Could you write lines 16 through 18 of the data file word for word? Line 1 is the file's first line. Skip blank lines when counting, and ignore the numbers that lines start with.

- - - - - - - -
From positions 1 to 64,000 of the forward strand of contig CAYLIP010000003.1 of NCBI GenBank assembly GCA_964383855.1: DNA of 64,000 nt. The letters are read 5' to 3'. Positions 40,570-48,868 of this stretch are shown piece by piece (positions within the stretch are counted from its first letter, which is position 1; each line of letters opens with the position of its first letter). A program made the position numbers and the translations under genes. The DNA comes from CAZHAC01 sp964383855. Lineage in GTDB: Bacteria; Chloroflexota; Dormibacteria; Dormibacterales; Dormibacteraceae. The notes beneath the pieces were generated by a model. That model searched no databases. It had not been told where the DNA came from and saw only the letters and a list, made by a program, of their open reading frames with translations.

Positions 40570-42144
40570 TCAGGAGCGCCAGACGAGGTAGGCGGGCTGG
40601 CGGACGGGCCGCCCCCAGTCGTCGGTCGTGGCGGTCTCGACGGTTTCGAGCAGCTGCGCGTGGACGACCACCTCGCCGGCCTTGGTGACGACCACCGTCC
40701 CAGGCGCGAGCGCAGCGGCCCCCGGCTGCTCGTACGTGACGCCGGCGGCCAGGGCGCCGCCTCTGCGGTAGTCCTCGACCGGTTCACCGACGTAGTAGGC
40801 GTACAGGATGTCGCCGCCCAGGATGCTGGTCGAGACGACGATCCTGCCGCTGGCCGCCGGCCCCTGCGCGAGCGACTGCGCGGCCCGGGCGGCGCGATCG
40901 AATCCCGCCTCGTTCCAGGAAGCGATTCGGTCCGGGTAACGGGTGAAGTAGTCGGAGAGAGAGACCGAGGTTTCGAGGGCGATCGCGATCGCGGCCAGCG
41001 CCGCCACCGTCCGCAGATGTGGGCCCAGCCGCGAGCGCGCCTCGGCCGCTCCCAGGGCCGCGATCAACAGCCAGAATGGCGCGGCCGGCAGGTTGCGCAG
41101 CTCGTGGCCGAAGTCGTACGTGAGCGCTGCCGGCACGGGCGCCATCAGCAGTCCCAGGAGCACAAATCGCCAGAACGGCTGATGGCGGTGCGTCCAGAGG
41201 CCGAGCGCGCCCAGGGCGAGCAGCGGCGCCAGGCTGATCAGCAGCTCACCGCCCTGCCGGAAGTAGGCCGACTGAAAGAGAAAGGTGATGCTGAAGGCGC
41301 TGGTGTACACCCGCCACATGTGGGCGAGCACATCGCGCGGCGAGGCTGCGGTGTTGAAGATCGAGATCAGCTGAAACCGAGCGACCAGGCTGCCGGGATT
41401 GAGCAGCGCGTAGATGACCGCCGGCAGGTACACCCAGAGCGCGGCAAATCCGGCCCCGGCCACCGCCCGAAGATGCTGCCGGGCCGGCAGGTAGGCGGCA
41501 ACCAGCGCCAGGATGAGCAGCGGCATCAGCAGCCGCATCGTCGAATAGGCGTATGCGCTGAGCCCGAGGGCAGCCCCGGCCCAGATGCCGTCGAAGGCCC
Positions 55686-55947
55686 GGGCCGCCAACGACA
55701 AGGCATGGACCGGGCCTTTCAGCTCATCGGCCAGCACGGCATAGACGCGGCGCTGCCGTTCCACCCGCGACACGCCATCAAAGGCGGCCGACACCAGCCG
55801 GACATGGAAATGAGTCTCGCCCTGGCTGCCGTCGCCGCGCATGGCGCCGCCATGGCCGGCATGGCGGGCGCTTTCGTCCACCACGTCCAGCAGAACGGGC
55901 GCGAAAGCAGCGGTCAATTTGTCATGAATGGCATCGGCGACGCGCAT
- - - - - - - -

55701 AGGCATGGACCGGGCCTTTCAGCTCATCGGCCAGCACGGCATAGACGCGGCGCTGCCGTTCCACCCGCGACACGCCATCAAAGGCGGCCGACACCAGCCG
55801 GACATGGAAATGAGTCTCGCCCTGGCTGCCGTCGCCGCGCATGGCGCCGCCATGGCCGGCATGGCGGGCGCTTTCGTCCACCACGTCCAGCAGAACGGGC
55901 GCGAAAGCAGCGGTCAATTTGTCATGAATGGCATCGGCGACGCGCAT